The Unofficial guide for those who are COMPLETELY Lost... 

1) Intro to SketchyPhysics

2) Basics

3) Shape Physics

4) Jointing Basics

5) Using the UI for Advanced Jointing

6) More on Advanced Jointing

Shape Physics

The other two right-menu options are SHAPE and DEBUG, and they are used together. 

SHAPE: Sets the shape that SP sees the group as.

Just because you grouped a Cube doesn't mean SP "sees" it as a Cube!  


DEBUG: Use this option to check the shape SP "sees". After grouping an object and setting its SP shape, select this option and press RUN. SP will make a black wire diagram of the object AS IT SEES IT.
You may be surprised at what it sees. Also, just because you make a cylinder and set the shape to cylinder, doesn't mean it will be oriented correctly. (See below.)


This cylinder object was set to "cylinder", but by using the DEBUG option, you can see the black wireframe shows SP thinks it is actually on it's side. If any other object interacts with this cylinder, it will hit the black wireframe, NOT the actual grouped shape!

You can purposely set objects to the wrong shape for fun. For example, if I turned this cylinder on its side, it would "roll" end over end like a quarter being flipped.

So what can you do if the shape gets set wrong? Try another shape. "SPHERE" actually works quite well for a short cylinder. SP will squash a sphere to fit the cylinder shape relatively well. (You can see the original wireframe as the cylinder falls below.)


There are a few more shapes that are provided for you when the normal ones don't work out.

 The first one to note is "STATIC MESH". This draws a mesh around your shape to create the outlines. This is beneficial when making a "hill" for something to roll down, or a multi-pitched slope. However, it is STATIC and UN-MOVEABLE. Therefore this option is mostly used when making a "ground plane" for everything else to "ride" on.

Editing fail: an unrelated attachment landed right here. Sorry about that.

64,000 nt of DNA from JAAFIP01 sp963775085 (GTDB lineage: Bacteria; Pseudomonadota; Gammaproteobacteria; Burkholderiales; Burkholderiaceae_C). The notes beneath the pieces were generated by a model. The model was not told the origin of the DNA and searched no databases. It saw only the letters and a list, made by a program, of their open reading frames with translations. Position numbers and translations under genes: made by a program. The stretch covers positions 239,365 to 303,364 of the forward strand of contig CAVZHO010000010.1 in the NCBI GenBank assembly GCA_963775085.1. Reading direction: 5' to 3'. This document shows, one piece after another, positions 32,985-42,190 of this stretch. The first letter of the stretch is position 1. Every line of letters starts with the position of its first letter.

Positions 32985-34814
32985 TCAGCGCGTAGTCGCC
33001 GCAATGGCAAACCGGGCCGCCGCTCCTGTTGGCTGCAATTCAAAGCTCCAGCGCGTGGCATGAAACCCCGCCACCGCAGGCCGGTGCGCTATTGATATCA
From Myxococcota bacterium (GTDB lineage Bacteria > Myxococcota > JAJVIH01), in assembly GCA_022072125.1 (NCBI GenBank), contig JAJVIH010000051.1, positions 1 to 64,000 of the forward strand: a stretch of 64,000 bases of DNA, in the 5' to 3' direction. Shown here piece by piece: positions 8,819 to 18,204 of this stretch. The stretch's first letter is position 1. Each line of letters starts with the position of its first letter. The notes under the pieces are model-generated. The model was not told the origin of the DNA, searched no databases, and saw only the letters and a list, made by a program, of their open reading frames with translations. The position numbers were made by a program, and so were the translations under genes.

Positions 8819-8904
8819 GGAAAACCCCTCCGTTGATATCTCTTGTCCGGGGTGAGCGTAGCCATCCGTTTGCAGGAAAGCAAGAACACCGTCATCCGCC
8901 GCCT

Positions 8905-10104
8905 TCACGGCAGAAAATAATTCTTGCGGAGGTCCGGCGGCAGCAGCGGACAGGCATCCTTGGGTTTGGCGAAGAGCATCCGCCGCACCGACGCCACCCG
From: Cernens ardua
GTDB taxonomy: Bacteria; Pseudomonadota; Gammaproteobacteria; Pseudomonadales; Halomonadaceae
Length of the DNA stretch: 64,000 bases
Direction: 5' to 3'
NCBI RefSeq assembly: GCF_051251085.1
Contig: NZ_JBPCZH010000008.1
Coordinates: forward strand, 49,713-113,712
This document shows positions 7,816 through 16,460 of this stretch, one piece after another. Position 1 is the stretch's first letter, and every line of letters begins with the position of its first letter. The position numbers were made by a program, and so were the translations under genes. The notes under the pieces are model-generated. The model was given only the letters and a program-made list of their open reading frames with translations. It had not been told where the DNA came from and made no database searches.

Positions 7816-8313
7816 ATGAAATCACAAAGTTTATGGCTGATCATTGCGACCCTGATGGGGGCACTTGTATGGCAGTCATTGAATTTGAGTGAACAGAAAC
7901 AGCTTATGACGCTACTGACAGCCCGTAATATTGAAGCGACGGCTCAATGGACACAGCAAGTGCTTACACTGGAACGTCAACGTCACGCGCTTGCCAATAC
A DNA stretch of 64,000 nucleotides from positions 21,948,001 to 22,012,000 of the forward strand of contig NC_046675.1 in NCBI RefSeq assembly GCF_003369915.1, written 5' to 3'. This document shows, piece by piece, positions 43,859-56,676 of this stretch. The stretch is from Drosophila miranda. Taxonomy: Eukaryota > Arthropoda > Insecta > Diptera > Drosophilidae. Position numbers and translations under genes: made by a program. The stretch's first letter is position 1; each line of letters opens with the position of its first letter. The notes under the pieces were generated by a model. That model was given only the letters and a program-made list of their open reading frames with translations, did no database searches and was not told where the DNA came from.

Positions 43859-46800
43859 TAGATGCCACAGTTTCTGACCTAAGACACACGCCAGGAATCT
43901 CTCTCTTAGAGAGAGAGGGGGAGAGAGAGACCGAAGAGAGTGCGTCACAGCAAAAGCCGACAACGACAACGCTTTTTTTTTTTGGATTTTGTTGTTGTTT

This ramp was made as a "STATIC MESH".


 It does not move, however the ball will fall and roll down its slope.

The next shape to note is "CONVEX HULL". And it is exactly what the name describes. It takes a shape from end point to end point and makes a closed "hull". (Like a boat.) This has some limitations, as I'll describe next.

Example of a convex hull:

You can see that the convex hull made a shape similar to the gear above, but if you tried to make it "work" with another gear, it wouldn't. So how do you fix it? Let's look at a similar shape that I had a problem with. I encountered this situation when using "CONVEX HULL" to make an upside-down arch:

The arch wobbled back and forth as you would expect, but when I dropped a ball on it from above, the ball did not fall into the arch. It stopped  above it. WTF?!!  After using the DEBUG command, I saw this is what was happening:

You can see that SP "drew" in some lines to make this a "CONVEX HULL". (No support for a CONCAVE hull as of yet.) And it behaved more like a half circle than an arch. So how to fix it? Hmmm. No standard shape will overcome this. So we move onto...


GROUPING GROUPS: Even more advanced shape physics.

The solution: Instead of one  arch, I built the arch out of a number of groups, (like bricks in a real building) and grouped each sub-group together to make one arch shape.

Now the ball falls into the arch and the arch wobbles back and forth on its axis. To better explain this look at the following picture that shows the "group of groups".

Each of these sub-groups are all part of one large group. They do not seperate, and they behave as one large object.

Grouping groups is also the only way that I know  to make a hole in a moveable object.

 NOTE: You can make a hole in an object using the Static Mesh shape, but then your object cannot move.

Next we'll get into using joints, and work with more than just gravity.